Google begins deleting inactive accounts

Starting from today, a new Google inactive account policy comes into effect which means that accounts that haven’t been active for two years will be deleted.

So, what counts as ‘activity’? Google provides a helpful list:

  • Reading or sending an email
  • Using Google Drive
  • Watching a YouTube video
  • Sharing a photo
  • Downloading an app
  • Using Google Search
  • Using Sign in with Google to sign in to a third-party app or service

Activity is defined by the account not the device, so you won’t find yourself being deactivated just because you’ve switched to a different system.

Security experts have welcomed the news. Patrick Tiquet, VP of security and compliance at Keeper Security says, “Inactive accounts can present significant cybersecurity risks, as these accounts may retain weak or unchanged passwords, creating vulnerabilities for unauthorized access and potential misuse by cybercriminals for phishing attacks or data exposure. When you combine the personal information stored in these accounts and potential interconnections to other services, there is a heightened risk of identity theft and unauthorized access to linked accounts. Additionally, the lack of monitoring for inactive accounts increases the likelihood of users being unaware of suspicious activities, allowing bad actors more time to exploit the compromised accounts.”

Ben Hutchison, associate principal security consultant at the Synopsys Software Integrity Group echoes this view:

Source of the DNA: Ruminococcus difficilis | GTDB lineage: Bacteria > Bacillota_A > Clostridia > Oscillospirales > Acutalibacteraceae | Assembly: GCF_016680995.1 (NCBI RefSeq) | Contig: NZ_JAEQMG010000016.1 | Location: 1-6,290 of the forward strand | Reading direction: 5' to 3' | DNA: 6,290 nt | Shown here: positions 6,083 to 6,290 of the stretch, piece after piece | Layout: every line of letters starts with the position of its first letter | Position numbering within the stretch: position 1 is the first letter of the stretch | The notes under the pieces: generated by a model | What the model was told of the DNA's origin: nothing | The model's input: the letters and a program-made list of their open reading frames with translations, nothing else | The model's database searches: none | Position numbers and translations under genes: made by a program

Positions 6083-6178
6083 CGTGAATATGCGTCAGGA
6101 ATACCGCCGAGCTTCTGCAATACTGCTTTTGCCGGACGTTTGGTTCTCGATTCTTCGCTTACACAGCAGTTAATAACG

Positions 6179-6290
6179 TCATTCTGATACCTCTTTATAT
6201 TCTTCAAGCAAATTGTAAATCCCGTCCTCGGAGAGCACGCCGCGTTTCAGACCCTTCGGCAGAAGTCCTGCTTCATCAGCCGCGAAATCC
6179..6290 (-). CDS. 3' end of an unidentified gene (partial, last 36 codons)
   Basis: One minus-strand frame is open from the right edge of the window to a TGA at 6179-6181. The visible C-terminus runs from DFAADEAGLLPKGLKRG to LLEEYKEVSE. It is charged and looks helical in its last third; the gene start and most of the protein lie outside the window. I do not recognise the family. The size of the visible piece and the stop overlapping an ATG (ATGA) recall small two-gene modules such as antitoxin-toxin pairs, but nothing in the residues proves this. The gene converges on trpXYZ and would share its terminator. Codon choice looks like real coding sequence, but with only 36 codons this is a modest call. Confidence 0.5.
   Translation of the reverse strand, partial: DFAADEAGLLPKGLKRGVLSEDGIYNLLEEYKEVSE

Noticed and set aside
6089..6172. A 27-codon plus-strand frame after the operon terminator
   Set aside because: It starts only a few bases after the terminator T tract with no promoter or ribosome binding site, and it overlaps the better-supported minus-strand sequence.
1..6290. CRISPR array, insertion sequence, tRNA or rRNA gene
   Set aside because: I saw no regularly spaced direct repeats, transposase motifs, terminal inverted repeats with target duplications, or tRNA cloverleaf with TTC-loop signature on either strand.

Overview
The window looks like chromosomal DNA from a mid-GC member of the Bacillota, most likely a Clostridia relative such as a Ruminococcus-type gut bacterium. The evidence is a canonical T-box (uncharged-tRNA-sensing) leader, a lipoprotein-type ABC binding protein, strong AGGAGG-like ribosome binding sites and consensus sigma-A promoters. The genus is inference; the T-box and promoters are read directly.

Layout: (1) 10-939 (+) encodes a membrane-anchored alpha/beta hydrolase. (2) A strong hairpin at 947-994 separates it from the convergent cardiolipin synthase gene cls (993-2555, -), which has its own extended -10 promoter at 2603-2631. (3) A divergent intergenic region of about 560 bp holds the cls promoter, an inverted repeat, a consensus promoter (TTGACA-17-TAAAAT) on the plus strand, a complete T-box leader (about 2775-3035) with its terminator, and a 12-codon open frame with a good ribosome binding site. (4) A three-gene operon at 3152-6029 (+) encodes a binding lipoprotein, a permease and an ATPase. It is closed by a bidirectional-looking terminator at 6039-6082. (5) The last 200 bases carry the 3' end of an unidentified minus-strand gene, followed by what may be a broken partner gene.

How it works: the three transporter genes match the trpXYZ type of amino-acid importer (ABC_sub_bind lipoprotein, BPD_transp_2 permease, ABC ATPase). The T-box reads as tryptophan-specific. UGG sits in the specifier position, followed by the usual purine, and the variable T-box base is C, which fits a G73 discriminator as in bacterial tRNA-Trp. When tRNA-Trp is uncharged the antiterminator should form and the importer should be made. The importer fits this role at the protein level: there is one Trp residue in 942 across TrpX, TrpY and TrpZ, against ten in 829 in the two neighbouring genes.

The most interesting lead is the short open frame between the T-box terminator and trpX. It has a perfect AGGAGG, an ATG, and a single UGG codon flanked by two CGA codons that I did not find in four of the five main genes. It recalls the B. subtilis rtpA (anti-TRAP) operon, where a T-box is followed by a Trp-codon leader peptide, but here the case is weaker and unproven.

Continuing to maintain a large number of inactive accounts is a little bit like not replacing those old, cracked windows on your property and in essence the potential attack surface of the system. Inactive accounts provide a means of potential ingress or compromise for attackers to take advantage of, and since they have by definition gone unused for long periods of time, they may be protected by weak locks (passwords) and their owners (users) are unlikely to notice signs of compromise or unauthorized activity.

Compromising one account may lead to a cascade if the account compromised enables access to other platform services, the user reuses their password for other accounts or in the specific case of email compromise, providing attackers with the opportunity to abuse account reset workflows for other systems/services in combination with compromised credentials in the hope that the compromised account is linked to one of these, leading to further eventual takeovers.

You will get advance warning before any action is taken to delete your account, with emails to both your Google account and to your designated recovery email — if you’ve set one up.

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